The Encina Water Pollution Control Facility (EWPCF) treats wastewater in digesters that produce a renewable resource called biogas (methane). This biogas is used to fuel internal combustion engines that produce electricity and usable heat. Among other things, this reduces EWA’s electricity costs.
This treatment process, known as anaerobic digestion, converts volatile organic solids to carbon dioxide and methane. The conversion occurs in a tank that is maintained at a temperature of 95 to 98 ˚F.
Gas produced by the anaerobic digestion process is a mixture of approximately 60-65% methane, 35-40% carbon dioxide, and small quantities of nitrogen, hydrogen and sulfur compounds. As the gas leaves the digesters, it is cooled, which releases moisture, and then filtered to remove particulates. The conditioned gas is then pressurized and sent to the cogeneration engine generators via mixed gas blowers.
During the Phase V plant upgrade, four new Caterpillar engine generator sets were installed. These sixteen-cylinder, turbo-charged, low-emission engines are capable of generating 750 kilowatts of electricity. They can be fueled by either imported natural gas or methane. Waste heat from the engines’ jacket water and exhaust is also utilized to heat the plant’s solids digesters, thereby increasing overall system efficiency.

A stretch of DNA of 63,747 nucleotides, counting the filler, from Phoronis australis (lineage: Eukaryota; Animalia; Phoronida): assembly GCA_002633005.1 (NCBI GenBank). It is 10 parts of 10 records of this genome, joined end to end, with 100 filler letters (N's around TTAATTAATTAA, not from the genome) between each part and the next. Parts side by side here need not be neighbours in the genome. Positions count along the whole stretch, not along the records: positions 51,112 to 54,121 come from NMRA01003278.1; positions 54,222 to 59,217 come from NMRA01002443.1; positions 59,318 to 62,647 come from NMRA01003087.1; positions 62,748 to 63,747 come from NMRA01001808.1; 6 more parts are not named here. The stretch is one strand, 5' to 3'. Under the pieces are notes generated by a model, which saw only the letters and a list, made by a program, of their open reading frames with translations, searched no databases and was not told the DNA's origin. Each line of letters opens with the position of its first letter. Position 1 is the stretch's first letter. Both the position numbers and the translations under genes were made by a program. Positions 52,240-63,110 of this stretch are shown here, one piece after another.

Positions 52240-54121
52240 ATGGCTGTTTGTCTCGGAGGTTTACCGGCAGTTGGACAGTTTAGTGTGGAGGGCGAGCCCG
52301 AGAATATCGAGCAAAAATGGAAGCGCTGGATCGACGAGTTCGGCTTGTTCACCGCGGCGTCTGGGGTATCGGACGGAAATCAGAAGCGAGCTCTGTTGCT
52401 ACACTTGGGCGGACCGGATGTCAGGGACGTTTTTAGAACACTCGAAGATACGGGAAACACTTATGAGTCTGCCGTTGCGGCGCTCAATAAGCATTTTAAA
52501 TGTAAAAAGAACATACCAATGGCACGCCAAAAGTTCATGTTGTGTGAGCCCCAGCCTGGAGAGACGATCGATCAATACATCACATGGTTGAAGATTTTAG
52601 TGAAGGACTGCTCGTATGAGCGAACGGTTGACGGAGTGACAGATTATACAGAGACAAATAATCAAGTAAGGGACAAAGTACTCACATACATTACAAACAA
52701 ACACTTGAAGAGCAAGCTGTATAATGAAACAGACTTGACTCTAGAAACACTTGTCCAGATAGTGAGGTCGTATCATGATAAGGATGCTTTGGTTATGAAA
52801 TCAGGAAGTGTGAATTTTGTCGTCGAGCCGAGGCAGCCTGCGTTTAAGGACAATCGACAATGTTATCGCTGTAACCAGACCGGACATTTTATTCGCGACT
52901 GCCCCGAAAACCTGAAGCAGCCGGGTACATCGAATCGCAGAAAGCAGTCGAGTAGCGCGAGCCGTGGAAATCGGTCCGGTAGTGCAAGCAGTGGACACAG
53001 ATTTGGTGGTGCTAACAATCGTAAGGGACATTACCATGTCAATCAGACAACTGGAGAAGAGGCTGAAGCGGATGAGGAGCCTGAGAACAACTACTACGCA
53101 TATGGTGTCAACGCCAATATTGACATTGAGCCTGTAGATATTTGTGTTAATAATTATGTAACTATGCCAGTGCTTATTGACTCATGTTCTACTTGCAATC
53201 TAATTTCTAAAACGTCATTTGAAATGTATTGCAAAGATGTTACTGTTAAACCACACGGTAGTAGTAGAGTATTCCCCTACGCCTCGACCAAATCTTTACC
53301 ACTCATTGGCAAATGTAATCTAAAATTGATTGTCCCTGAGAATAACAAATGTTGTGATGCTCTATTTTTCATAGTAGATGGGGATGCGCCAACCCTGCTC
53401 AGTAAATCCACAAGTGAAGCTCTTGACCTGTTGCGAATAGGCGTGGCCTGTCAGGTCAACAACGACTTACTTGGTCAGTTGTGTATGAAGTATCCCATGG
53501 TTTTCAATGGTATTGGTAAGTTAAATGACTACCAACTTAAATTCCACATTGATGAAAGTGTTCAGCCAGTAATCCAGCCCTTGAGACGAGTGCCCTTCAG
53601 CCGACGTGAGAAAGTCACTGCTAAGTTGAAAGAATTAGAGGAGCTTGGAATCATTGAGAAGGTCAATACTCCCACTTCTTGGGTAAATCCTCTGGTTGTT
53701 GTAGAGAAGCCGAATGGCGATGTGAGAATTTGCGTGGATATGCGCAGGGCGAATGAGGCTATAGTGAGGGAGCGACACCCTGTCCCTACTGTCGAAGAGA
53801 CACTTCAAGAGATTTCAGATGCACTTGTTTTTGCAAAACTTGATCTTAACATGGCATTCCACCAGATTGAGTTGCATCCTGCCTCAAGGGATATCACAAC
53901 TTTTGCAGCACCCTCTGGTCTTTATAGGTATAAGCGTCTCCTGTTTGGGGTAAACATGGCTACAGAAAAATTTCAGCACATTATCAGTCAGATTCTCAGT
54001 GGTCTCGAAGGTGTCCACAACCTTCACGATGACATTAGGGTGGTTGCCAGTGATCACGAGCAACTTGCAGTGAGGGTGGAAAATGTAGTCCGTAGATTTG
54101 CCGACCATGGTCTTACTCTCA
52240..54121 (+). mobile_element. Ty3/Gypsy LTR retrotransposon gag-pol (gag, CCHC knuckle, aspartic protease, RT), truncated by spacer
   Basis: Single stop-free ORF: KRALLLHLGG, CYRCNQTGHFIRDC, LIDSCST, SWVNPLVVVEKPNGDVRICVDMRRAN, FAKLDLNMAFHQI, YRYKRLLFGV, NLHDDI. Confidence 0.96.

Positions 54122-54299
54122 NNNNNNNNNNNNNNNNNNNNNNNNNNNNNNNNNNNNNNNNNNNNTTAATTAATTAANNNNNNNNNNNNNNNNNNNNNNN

Over 80% of the electricity used by the EWPCF is provided by the cogeneration facility. In addition, use of thermal energy from the cogeneration process to heat the digesters reduces the amount of natural gas that must be purchased. As a result, operation of the cogeneration facility saves the Encina Wastewater Authority about $2 million dollars a year in energy costs.
Alternative Fuel Receiving Facility
EWA operates an Alternative Fuel Receiving Facility (AFRF) that consists of a receiving station, two 22,500 gallon storage tanks, and associated pumps/piping that deliver alternative fuel to the digesters. This generates additional biogas that can be converted into electricity or used to offset natural gas use in the heat dryer.
During the first two years of operation, alternative fuel deliveries averaged about 80,000 gallons/week of restaurant grease trap waste, which increased gas production by 29% and generated revenue of about $215,000. Other feedstocks, such as brewery and food waste, will be used to help achieve the agency’s goal of energy independence.